Social Engineering Scams by Role
One way to get employees’ attention regarding cyber security is to show them how they may be socially engineered based on their role in the organization. Here are some ideas to use as examples.
Malware-laden document disguised as a resume arrives via email, LinkedIn, or other job board.
Back in 2015, Craigslist users were hit with a wave of malware when scammers began to respond to job postings with resumes containing Trojan viruses. More recently, LinkedIn’s reputation as a legitimate employment networking site has caused many to be victimized by similar resume-related scams.
Urgent request from the boss to pay a vendor through wire transfer.
An employee from Coastal Carolina University wired $1M to a scammer posing as a vendor. The scammer had a highly sophisticated plan, providing what appeared to be official documents with the company logo, tax ID numbers, and names of vendor officials – all of which were probably collected online!
Request from the boss during tax season to send all W-2s.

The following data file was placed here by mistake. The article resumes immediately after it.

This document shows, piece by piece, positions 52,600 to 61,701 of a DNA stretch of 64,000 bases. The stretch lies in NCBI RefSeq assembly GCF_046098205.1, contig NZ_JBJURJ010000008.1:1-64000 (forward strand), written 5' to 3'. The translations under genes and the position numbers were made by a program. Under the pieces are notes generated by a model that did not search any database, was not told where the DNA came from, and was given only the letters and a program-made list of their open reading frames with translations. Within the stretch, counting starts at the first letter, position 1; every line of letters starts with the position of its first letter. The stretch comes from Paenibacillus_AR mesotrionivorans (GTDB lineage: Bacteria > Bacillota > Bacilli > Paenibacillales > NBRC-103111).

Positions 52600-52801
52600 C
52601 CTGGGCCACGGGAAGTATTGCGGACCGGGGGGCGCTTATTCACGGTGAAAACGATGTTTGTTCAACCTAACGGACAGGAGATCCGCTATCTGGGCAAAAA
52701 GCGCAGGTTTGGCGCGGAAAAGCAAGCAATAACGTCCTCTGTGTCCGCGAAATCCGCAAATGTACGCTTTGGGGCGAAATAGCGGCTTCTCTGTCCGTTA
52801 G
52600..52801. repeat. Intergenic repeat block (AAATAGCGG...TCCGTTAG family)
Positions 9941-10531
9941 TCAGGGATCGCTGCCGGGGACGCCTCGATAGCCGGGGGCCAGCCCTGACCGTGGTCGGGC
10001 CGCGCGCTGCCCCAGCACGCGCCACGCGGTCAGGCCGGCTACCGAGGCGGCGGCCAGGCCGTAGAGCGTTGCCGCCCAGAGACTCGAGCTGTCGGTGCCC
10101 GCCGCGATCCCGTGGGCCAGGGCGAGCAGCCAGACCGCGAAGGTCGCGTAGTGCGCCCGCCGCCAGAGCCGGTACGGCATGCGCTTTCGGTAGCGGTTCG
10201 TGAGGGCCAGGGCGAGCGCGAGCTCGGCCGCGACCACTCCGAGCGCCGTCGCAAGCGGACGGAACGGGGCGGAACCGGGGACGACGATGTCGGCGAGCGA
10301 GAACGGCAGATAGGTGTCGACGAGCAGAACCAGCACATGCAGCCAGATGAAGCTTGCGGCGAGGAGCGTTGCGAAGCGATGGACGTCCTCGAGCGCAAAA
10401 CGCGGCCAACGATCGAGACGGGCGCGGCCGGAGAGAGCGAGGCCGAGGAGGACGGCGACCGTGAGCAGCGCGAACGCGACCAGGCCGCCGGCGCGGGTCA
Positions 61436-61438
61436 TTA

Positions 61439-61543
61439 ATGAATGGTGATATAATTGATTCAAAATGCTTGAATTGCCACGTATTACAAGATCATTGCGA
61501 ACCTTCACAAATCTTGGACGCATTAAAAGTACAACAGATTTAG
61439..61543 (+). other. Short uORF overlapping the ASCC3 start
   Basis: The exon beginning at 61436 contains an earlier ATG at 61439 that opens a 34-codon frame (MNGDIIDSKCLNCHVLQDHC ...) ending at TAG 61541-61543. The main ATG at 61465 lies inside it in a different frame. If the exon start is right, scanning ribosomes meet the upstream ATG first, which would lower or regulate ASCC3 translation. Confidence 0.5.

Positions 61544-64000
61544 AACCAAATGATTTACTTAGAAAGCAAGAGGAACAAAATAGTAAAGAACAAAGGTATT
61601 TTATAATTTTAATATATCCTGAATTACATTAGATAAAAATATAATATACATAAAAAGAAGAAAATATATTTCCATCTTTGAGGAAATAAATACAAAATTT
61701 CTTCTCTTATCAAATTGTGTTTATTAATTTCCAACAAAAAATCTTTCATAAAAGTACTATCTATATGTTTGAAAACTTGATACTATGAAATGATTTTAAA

In January 2017, a Tipton County Schools employee fell for a phishing scam and emailed the W-2 forms of employees to someone posing as the director of schools. This scam required very little effort, perhaps only a few minutes to create a fake email address, and had a huge payoff for the scammer.
Your account is in violation… phishing e-mail.
In a recent scam, hackers phished Chrome extension developers for their login information. This is known as a supply chain attack. By compromising developers’ logins, hackers are able to spread their malicious code and steal user information at a much greater rate–over 4.8 million people were affected by this scam.
“We’re from [internet service provider] here to service your [technology]. You don’t have to hang around all day. It’ll be hours…”
Anyone claiming to be a vendor should have their credentials validated and should be accompanied by an employee at all times.
“Please please please print this document from my USB stick. My printer broke this morning and I need to have these slides for an important meeting with the executive team.”
Never connect an unknown USB to your computer. The device may contain malware that could spread throughout the network.
You can turn these kinds of scenarios into an exercise by the workforce. Run a contest where employees create scenarios in which they personally may be fooled or socially engineered into opening a malicious attachment, revealing too much information, or supplying their username and password. Consider a random drawing for a $25 gift card to get the creative juices flowing. Allow a bonus entry for anyone who also supplies how they may thwart a social engineering attempt. Bringing this awareness to your workforce may help prevent an attack on YOUR organization!